The business world is full of the concept of "innovation" today. It's "innovate this" and "innovate that" in articles, reports, and studies on what innovation is, as well as how to implement it in your organization.
Here's the truth of the matter about innovation -it exists in another dimension. It exists in the most secret corners of our consciousness. It pulses with every heartbeat and lingers on the edges of every waking thought. It's the ethereal part of our dreams. It's the shining aura of our hopes. It's a part of us that we adults ignore because we've forgotten that it exists. We lost it when we turned in our crayons for ball point pens and smart phones.
Last week, on Sunday the 15th of August, I experienced an awakening of innovation in my soul. I was at an original live performance held in a small warehouse in Denver. The dancers, muscians, poets, and narrators were everyday people, like you and me. And, they were not everyday people, like you and me. They were beings from another dimension - crafted to look human, but endowed with such talent, energy, and originality in movement, that I was in awe throughout the afternoon performance.
The title of the show was "Holding Pattern." The embodiment of everyday life. We all exist within a holding pattern, don't we? A world that promises a better tomorrow, and rewards us with a stale, grainy today - seldom living up to expectations? The performers on Sunday last danced and narrated their way out of the holding patterns they were in, including those associated with "motherhood."
[Art shown in this post are from photographer Felicia Ohnmacht's photostream.]
Within the bodies of these performers - young women (women of all ages), young men (men of all ages), dancers, poets, narrators, seers of the soul - exist the most innovative moves and thoughts I have ever experienced. No, I am not new to the arts. No, I am not easily impressed by true-life action. No, I am not saying these things because one of the performers is my daughter.
I was so moved, during those performances, I felt as if I stood outside of my body and entered a new place of existence. It was a world that did not trap me with gravity, or burden me with the usual limitations of movement and thought. It was a world where arms and legs were props, where the only reality was in being alive. I became someone else - fully aware of who I was. I watched the dances, listened to the poetry, enjoyed the music, and lost myself in the narrations, with complete abandon. The me I knew, was gone. The me I became, pulsed like a beacon of light, within me.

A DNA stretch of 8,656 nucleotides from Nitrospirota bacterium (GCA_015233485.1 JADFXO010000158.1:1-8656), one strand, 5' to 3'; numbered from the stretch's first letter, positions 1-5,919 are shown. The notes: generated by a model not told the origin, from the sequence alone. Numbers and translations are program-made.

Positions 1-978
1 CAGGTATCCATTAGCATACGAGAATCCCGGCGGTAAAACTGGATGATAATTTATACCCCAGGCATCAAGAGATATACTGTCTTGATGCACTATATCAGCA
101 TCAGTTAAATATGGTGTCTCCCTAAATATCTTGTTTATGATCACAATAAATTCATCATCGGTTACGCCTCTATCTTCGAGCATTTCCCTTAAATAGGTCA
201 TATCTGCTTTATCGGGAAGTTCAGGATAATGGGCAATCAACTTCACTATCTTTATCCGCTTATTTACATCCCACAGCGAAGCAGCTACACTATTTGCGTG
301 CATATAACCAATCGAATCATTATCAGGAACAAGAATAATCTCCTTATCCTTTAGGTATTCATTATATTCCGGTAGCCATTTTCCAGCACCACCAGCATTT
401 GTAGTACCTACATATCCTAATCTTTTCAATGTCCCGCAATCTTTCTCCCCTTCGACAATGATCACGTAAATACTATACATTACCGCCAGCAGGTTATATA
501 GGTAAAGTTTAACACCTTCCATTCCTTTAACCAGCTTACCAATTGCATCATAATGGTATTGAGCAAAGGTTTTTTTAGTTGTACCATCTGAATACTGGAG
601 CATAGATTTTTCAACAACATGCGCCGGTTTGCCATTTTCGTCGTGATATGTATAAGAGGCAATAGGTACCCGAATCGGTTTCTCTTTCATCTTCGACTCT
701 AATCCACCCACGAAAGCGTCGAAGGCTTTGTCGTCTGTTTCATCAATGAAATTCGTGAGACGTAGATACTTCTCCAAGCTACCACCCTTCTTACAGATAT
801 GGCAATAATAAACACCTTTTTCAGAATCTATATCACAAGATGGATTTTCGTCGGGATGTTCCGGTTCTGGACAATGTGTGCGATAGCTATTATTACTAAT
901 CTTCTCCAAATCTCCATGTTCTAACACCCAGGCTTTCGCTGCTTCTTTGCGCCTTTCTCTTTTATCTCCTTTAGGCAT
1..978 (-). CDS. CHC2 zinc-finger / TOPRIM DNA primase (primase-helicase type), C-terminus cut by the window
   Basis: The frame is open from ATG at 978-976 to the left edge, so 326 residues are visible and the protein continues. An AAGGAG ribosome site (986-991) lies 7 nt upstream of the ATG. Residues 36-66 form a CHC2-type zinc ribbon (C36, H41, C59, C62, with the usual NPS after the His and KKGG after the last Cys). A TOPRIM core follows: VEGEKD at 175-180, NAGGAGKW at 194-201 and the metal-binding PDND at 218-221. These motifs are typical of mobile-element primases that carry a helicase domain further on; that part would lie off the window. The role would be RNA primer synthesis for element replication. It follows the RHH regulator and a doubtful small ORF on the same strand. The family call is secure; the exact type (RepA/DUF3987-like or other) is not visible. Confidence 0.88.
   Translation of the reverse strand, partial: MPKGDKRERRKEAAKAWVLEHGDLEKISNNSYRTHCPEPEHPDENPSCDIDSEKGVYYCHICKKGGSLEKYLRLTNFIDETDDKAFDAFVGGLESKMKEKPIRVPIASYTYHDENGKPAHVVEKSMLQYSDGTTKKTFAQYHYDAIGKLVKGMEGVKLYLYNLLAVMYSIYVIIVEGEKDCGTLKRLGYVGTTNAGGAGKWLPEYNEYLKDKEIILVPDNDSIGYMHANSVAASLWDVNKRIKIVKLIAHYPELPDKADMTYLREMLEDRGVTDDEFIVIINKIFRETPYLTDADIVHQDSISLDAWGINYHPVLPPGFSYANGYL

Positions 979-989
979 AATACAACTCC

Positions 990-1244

But, that day, it was because the performers invited me into their world - they offered the entire audience a place onstage, a way to participate in the shock and awe that is art. The contraints of the day, where a world of limitations and ennui exist, were left outside in the blistering August sun. Inside, these astonishingly talented performers breathed life into the day, and shared their collective exuberance - inviting us to join them. There was an aura of freedom there. Real freedom - not the kind invented in political commercials.
It was, to me, an awakening. I couldn't help but wonder, "If this is true innovation [and it is]... what is happening in boardrooms around the country? The world? Not this! This kind of creativity, this ability to bend reality, is what innovation is really about. It's not about the next 'new' thing, or the next 'big' thing... it's about letting go of the ordinary, embracing the extraordinary. It's stepping out of yourself into the unknown... with eagerness and anticipation. It's the suspense of not knowing, of being happy not to know. It's...artivism...art as action."
I challenge you, those of you tasked with creating innovation in your business, your life, or your home, to get in touch with your inner performer. The performers of Art as Action, in Holding Pattern, know what innovation is made of. It's made of action, purpose, and knowing reality is bendable, if you believe. Just ask Sarah Leversee - the Artistic Directior of Art is Action. She's the person in charge of creating the "artivist movement" - as explained on her website. No, I'm not going to tell you what it is. You have to go to the website and find out.
If you live in the Denver area, be prepared - they'll be working on next year's event soon.
I ask you...do you prefer to linger in a world of limitations? Or, will you join Art as Action and invite innovation into your world?